At a certain point, I started to suspect that the city’s reefer tourist moguls were getting their clients high mainly for the purpose of relieving them of their money. “Feel free to load those pipes, guys — someone roll a fatty!,” our guide aboard the party bus encouraged us, as we climbed on for the tour. This was only hours after the cooking class, and those taking part in both events were by that point wasted. But the exhortation to smoke more pot — not least, on the way to a pot lab — was simply too enticing to pass up.
When we reached the lab, my tour mates stumbled off the bus and stood for a moment in the parking lot gazing at the 40,000-square-foot structure as though it were the Vatican. “Oh yeah, dude,” the cattle rancher murmured with a slow-motion nod as we stepped inside. There, we met Meg Sanders, the chief executive of Mindful, the company that runs the lab. Ms. Sanders, knowing her audience, told us that the site housed 8,000 individual plants of 50 different strains. This elicited an awe-struck silence from the potheads, into which she added, waving us on, “All right, let’s head back to Disneyland.”
The technical aspects of the lab were pretty interesting: cryogenic freezers, low-temp ovens, lots of fluorescent lights — like something you might find at a pharmaceutical plant or in crime scene photos. Ms. Sanders informed us that every seedling in the building had been tagged at birth with an RFID chip so that the state could monitor its progress from cultivation to retail sale. She was pretty interesting herself: a former financial compliance officer who, like many others, saw an opportunity in pot. “I had a passion for the plant,” she said as we made our way past a giant indoor copse of marijuana, “and” — this seemed especially important — “there was no glass ceiling.”
Things became a bit less interesting as the lab tour ended and, back onboard the bus — joints and pipes ablaze again — we took a ride to a Mindful dispensary, the pot vacation version of a museum gift shop. The transformation from tourist to consumer was immediate, if only because our options were so numerous. There, on the shelves before the spellbound heads, was Mindful’s entire product line: transdermal pot patches, marijuana taffy, pot bacon brittle, all-natural vegan pot capsules, Incredible Affogato pot candy bars, CannaPunch cannabis drinks, a Bubba Kush strain of root beer, Wake and Shake canna coffee, Lip Buzz lip balm, Apothecanna pain creams, and, of course, a wide variety of hashes, extracts and smokeables.
Next morning, after visiting the hotel gym, I had brunch with Danny Schaefer, the chief executive of Pioneer Industries, parent of My 420. Wanting me to get “the full experience,” Mr. Schaefer urged me to “consume” before our meal — if I missed any reportorial details, he’d make sure I got them later.
While that was kind, I kept to the restaurant’s menu, listening as he talked about the growth of My 420’s business. In 2015, its second year of operation, the company handled 300 to 600 customers a week, he said, with an average ticket price of $650. This year, he added, ticket sales were already up by 35 percent.
Mr. Schafer went on to say that “taboo tourism” was only one part of the local pot economy, which, he added, also included packaging, labeling and lighting companies, not to mention law firms, consultants and — because the industry uses only cash — heavily armed security firms. It was then that he told me that the ultimate goal of Pioneer Industries was to unite these businesses into a single vocal lobby, and thus turn Colorado into the country’s premier pot vacation destination. “We’ve got skiing, hiking, microbreweries,” he said, “and we’re already the Mile High City.”
But to seize that throne will require competing with states like Washington, which legalized recreational weed in 2012, and Oregon, which did the same on a slightly more restrictive basis in 2014. It will also require the cooperation of state tourism officials who, at least so far, have failed to embrace the vision of Colorado as the Promised Land of pot.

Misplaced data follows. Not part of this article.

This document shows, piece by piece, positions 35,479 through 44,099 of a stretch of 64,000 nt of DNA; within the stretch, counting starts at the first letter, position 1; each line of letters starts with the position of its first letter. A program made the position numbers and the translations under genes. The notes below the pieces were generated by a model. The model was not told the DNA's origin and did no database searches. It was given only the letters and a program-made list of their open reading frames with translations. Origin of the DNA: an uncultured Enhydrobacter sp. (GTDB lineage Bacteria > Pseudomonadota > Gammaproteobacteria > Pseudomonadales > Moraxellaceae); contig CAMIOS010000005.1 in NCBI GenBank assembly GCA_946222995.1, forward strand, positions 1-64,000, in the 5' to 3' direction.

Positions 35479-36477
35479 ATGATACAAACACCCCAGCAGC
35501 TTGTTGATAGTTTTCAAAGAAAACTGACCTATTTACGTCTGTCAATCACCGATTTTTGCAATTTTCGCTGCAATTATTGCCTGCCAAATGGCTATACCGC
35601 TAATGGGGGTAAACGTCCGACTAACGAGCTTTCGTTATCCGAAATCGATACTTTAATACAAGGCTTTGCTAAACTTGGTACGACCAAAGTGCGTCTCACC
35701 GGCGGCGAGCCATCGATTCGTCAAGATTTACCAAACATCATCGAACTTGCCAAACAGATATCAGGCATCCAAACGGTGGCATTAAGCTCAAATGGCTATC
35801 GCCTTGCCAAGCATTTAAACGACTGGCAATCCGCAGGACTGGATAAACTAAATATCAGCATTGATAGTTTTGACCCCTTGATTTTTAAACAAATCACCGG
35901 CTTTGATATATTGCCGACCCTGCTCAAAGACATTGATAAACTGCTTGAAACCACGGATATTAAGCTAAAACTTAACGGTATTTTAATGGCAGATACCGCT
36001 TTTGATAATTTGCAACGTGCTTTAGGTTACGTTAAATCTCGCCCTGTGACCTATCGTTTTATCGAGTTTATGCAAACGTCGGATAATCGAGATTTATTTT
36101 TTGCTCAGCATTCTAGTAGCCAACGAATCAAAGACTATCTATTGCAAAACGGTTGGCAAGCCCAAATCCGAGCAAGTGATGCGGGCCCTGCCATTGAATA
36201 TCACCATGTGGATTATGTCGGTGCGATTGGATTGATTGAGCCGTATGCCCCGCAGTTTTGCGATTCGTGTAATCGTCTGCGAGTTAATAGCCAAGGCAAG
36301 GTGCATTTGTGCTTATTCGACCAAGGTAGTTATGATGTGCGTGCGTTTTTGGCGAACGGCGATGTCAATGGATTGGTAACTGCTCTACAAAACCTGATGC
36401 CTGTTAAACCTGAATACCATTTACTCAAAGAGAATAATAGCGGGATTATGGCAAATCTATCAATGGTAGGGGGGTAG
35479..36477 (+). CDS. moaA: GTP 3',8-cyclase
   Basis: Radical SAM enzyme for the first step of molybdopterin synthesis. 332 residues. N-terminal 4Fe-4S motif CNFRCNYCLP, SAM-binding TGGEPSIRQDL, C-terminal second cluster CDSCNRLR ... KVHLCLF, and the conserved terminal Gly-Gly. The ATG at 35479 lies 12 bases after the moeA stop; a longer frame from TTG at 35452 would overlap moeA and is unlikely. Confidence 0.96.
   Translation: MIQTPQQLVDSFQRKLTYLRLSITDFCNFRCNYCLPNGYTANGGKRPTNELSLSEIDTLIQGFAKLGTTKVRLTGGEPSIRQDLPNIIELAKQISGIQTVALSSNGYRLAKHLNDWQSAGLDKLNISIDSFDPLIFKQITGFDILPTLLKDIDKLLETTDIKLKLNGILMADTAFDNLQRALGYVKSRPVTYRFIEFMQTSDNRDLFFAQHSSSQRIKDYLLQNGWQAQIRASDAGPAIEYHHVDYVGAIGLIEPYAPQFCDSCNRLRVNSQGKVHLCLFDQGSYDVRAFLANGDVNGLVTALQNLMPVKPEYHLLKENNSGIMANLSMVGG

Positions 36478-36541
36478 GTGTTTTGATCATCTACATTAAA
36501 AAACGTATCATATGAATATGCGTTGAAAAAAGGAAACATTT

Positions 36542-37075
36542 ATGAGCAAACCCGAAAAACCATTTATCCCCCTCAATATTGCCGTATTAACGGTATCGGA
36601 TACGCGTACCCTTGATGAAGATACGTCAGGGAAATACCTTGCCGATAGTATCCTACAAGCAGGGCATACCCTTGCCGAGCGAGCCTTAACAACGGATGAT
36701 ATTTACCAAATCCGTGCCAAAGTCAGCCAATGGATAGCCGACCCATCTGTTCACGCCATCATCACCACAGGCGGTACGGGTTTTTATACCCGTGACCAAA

“For most travelers, marijuana is a ho-hum issue,” said Cathy Ritter, the director of the Colorado Tourism Office. “It’s a very small segment of our travel population.” When I spoke with her by phone, Ms. Ritter acknowledged that she hadn’t used state money to promote pot tourism because most of the funds would, by definition, be spent outside of Colorado and, as she explained, “It’s pretty clear that that’s a federal offense.”
Recently, the Colorado Cannabis Chamber of Commerce pushed a bill in the state that would allow producers and sellers to open tasting rooms, as wineries and breweries have, and yet the real work of turning Denver into a pot Napa Valley may in the end rest with people on the ground like Mr. Schaefer or like Pepe Breton, whose greenhouse lab we visited after brunch. Mr. Breton’s story was, by then, familiar: He was a former stockbroker who had gone in search of profit as a marijuana farmer.
But it seemed to me that he had a different — and slightly darker — take on the future of the industry. “The big boys are coming,” Mr. Breton said as we walked through his lab. “And when that happens, I won’t be able to compete anymore. I just hope I can sell at the right time and get a good price.”
That evening, after my massage (no, you don’t get high), I went for a long walk through the city. In the twilight, set against the mountains, Denver was changing. You could see it — in the construction cranes, in the old brick buildings giving way to boxy condominiums, in the faces of the tourists on the 16th Street pedestrian mall.
What would happen, I wondered, when, like Mr. Breton suggested, Philip Morris and Pfizer — the big boys — arrived, and the quirky, prepubescent marijuana trade suddenly grew up and then went corporate? It was already grasping now, but then?
By that point I had crossed the South Platte River to the Highlands again. In the neighborhood of quiet streets, I came across a burger joint and went inside for dinner. The room was warm, college basketball was playing on TV, and I took a seat among the large crowd at the bar. Ordering a beer, it occurred to me that I was very glad to have visited Denver when I did.